Ildemaro Vargas Makes Contact and Signs a Contract

Ildemaro Vargas
Sam Navarro-USA TODAY Sports

While most of the baseball world was focused on the playoff race, the Nationals got an early start to their offseason on Wednesday, avoiding arbitration with veteran utility man Ildemaro Vargas. The terms of the contract have not yet been announced, but it’s safe to presume the journeyman will earn a raise over his $975,000 salary from the current season. He set a new career high in plate appearances this year, playing in 84 games at five different positions. What’s more, the 2023 campaign marked the first of his career in which he wasn’t optioned, traded, or designated for assignment; apart from a three-week stint on the injured list and a few rehab games at Triple-A, he spent the entire season on Washington’s big league roster.

I’ll be honest: when the Nationals first broke the news about Vargas, I didn’t think it warranted a full write-up. Still, I wanted to do my due diligence, so I began my typical process of cursory player research. First, I checked his FanGraphs page. A 77 wRC+ and -0.1 WAR? Sure, sounds about right. Next, I went to Baseball Savant. 16th-percentile xwOBA? Yeah, that tracks. Then, I looked on Baseball Prospectus. A 144 DRC+ and 2.0 WARP? Okay, nothing out of the… wait, what?

After refreshing the page a couple dozen times and checking to make sure there isn’t a second Ildemaro Vargas out there, I realized this guy might be just a little more interesting than I initially thought. DRC+ is only one metric, and like any metric, it’s vulnerable to small sample size trickery. Be that as it may, I can’t ignore the fact that DRC+ ranks Vargas as the fourth-best hitter in the National League; it goes Ronald Acuña Jr., Mookie Betts, Juan Soto, and Vargas. He’s ahead of names like Matt Olson, Luis Arraez, and Freddie Freeman. Small sample size or no, this is a player who deserves our attention:

Top Ten Hitters by DRC+
Player DRC+ PA
Ronald Acuña Jr. 176 727
Yordan Alvarez 165 484
Shohei Ohtani 162 599
Aaron Judge 161 449
Corey Seager 151 524
Mookie Betts 148 681
Kyle Tucker 148 661
Juan Soto 144 698
Ildemaro Vargas 144 280
SOURCE: Baseball Prospectus

I’ll leave it up to the folks at BP to delve into the specifics of DRC+, but something tells me this has to do with strikeouts — or, more accurately, a lack thereof. In 2023, Vargas has struck out only 20 times in 280 trips to the plate. That’s good for a 7.1% strikeout rate, the second-lowest figure in the game (min. 150 PA). The top spot, as you might have guessed, belongs to Arraez, the only hitter in baseball who puts the ball in play more often than Vargas:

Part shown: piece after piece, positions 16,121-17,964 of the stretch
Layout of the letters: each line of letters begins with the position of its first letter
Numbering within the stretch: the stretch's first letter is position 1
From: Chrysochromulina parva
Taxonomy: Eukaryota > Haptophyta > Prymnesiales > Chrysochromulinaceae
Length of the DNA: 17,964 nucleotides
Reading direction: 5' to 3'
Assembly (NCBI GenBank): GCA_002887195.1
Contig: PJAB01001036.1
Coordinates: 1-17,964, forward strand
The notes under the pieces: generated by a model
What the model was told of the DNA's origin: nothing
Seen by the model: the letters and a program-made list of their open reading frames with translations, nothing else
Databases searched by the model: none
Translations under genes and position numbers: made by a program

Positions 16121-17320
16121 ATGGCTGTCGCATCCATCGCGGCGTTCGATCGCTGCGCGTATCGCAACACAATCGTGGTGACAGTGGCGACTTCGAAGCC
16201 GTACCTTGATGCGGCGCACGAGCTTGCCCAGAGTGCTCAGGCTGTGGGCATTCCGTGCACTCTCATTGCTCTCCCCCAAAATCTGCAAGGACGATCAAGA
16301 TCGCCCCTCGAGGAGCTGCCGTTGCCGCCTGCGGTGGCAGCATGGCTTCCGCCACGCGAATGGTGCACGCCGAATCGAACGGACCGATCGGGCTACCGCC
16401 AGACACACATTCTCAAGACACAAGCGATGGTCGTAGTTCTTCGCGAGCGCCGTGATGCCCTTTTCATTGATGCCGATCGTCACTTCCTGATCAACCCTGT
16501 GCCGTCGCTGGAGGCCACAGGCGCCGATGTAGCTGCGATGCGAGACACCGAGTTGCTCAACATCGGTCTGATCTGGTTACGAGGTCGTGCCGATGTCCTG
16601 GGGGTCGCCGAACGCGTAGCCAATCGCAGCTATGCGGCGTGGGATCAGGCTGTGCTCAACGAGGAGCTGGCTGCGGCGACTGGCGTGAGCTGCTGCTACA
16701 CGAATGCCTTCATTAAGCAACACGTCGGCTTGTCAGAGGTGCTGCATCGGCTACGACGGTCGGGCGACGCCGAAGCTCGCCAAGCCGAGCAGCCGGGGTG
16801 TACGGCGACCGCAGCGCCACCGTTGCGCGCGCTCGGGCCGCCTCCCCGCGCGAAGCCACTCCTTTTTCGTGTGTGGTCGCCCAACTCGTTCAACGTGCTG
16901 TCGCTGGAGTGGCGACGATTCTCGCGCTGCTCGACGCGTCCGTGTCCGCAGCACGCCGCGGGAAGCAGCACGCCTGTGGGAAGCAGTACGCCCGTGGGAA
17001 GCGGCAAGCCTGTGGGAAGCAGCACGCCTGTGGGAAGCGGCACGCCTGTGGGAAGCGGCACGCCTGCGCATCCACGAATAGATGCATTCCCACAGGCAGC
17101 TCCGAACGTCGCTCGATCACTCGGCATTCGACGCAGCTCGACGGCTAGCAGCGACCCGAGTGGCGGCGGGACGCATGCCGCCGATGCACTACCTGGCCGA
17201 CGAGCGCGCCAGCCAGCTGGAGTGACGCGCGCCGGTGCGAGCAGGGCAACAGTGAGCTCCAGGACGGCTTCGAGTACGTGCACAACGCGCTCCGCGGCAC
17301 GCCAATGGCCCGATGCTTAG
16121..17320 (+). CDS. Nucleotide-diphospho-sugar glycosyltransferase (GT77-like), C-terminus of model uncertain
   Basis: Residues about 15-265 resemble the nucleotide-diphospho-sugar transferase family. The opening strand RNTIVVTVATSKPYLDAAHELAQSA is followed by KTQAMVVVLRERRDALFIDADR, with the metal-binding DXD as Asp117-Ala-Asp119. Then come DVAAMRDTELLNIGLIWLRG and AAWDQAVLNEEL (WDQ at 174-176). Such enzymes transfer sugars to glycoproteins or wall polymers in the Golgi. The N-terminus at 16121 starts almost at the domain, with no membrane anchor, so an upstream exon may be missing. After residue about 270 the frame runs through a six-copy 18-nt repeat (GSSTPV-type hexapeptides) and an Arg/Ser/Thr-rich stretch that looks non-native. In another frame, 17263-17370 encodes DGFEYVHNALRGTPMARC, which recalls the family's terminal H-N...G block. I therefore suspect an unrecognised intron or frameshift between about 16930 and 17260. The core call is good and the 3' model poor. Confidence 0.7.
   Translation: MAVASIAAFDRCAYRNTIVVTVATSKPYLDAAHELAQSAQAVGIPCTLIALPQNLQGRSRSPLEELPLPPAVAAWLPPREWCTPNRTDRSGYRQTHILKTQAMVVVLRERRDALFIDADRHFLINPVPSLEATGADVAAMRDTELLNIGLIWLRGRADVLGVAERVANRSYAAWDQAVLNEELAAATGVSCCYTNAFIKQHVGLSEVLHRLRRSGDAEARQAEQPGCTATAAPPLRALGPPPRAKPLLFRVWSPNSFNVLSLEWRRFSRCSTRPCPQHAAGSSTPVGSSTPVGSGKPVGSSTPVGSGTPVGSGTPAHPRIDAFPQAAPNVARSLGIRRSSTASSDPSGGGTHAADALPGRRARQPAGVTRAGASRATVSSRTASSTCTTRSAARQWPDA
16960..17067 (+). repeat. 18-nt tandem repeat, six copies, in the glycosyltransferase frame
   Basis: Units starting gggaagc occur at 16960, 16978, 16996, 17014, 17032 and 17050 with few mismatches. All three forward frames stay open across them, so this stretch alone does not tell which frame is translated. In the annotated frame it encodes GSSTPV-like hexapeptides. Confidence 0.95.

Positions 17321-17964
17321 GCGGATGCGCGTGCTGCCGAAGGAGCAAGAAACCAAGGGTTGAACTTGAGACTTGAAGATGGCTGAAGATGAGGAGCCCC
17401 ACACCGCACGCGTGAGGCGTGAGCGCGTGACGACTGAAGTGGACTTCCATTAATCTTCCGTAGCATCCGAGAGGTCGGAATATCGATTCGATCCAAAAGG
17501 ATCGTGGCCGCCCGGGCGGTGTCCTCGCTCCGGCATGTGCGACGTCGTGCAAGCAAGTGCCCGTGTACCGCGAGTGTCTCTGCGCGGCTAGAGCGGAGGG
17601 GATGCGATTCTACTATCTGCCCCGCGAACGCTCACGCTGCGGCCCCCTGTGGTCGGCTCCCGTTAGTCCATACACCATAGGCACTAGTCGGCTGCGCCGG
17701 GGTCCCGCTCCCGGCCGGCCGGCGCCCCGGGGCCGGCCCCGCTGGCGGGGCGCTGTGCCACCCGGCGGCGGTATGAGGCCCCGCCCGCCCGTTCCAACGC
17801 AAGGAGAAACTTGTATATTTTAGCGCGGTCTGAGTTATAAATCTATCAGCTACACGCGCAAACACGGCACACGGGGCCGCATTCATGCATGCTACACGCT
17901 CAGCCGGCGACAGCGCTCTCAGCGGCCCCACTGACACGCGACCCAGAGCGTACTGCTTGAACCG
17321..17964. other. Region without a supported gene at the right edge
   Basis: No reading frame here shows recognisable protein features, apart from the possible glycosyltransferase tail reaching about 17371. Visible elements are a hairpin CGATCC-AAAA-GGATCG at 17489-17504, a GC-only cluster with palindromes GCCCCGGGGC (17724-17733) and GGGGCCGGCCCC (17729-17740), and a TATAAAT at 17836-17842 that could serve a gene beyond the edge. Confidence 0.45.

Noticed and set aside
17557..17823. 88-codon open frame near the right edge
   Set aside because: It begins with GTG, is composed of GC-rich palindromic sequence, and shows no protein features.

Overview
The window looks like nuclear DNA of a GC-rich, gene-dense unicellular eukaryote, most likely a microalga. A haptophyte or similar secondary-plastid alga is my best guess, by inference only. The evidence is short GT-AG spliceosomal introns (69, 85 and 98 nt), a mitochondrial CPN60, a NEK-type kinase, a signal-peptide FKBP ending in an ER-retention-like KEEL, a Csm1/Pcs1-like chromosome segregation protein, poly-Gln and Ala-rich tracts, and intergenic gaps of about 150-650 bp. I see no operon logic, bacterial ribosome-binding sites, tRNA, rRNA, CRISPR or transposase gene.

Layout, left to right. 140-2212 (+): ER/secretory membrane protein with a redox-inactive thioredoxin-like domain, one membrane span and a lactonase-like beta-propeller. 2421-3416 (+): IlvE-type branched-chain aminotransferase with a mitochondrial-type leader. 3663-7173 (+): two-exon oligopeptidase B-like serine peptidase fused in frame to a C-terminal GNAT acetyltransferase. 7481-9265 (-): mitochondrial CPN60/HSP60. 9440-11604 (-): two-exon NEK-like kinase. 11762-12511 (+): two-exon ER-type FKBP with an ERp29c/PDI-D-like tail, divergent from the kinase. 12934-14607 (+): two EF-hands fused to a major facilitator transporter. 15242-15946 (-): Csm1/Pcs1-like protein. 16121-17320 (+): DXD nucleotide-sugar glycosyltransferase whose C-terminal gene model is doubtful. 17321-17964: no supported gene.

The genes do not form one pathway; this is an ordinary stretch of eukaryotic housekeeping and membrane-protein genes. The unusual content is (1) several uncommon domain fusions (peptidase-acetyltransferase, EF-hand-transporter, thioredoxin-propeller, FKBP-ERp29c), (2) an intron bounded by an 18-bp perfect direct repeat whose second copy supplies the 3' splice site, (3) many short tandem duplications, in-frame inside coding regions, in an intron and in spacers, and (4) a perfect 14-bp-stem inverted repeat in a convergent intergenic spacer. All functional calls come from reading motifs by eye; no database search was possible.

Just Put the Ball in Play
Player PA SO+BB+HBP Rate
Luis Arraez 616 11.9%
Ildemaro Vargas 280 14.3%
Nick Madrigal 294 14.6%
Will Brennan 452 17.3%
Keibert Ruiz 547 17.4%
Luis Campusano 174 17.8%
Luis García 471 18.0%
Mauricio Dubón 488 18.4%
Miguel Rojas 420 18.6%
Pablo Reyes 177 18.6%

Vargas has always been a contact hitter, but he has reached a whole new level in 2023. In just over 600 plate appearances between 2017–22, the switch-hitter struck out 13.4% of the time — still excellent, but not exactly noteworthy. Even in his minor league career, he still struck out in 8.8% of trips to the plate. But this year, in his first real taste of semi-regular playing time (and his first full-year job with a single team), his plate discipline has never looked better. He is one of only two players, along with Arraez, to go 13 consecutive games without a strikeout. On top of that, his walk rate is up, too; he’s walking 6.8% of the time, compared to a 4.3% career rate entering the season. The only players with a higher walk-to-strikeout ratio this year are Arraez, Acuña, Soto, José Ramírez, Alex Bregman, and, um, well… Tony Kemp. Still, if your list of comps includes five Silver Sluggers, you’ve got to be doing something right.

It goes without saying that such a low strikeout rate will be hard to maintain. Even Arraez has struck out 7.6% of the time in his career, and no other active player has a career rate below 9.5%. On the other hand, strikeout rate tends to stabilize pretty quickly, and Vargas has been consistent in his approach all year. He hasn’t had as much as a 30-game stretch with a strikeout rate above 9.6%, and since he took on a regular role after the trade deadline, his strikeout rate has stood at 7.5%. What’s more, the fact that he cut down on strikeouts and upped his walk rate is an encouraging sign of new and improved plate discipline. He’s chasing a little less but making more contact on pitches both in and out of the zone. It’s not a brand new approach, just a refinement at the margins. He already had most of the tools he needed to make contact at an elite rate; he swings less than the average hitter and rarely misses when he does.

Avoiding strikeouts is a great skill. By putting the ball in play, a hitter gives himself a fighting chance to reach base or advance a runner. That said, it’s not as if every low-strikeout slap-hitter is a great ballplayer. Indeed, Arraez is an outlier for a reason. Of the four players with a single-digit strikeout rate this season, Vargas seems to have a lot more in common with Nick Madrigal (83 wRC+) and Kemp (77 wRC+) than the NL batting champ (132 wRC+). And yet, at least in one respect, Vargas has them all beat:

Slap Hitters, Hard Contact
Player maxEV 90th-percentile EV HardHit% xwOBA
Ildemaro Vargas 111.0 104.3 30.4% .300
Nick Madrigal 106.9 101.2 27.5% .294
Luis Arraez 104.0 99.9 25.2% .353
Tony Kemp 103.0 98.8 20.1% .297
SOURCE: Baseball Savant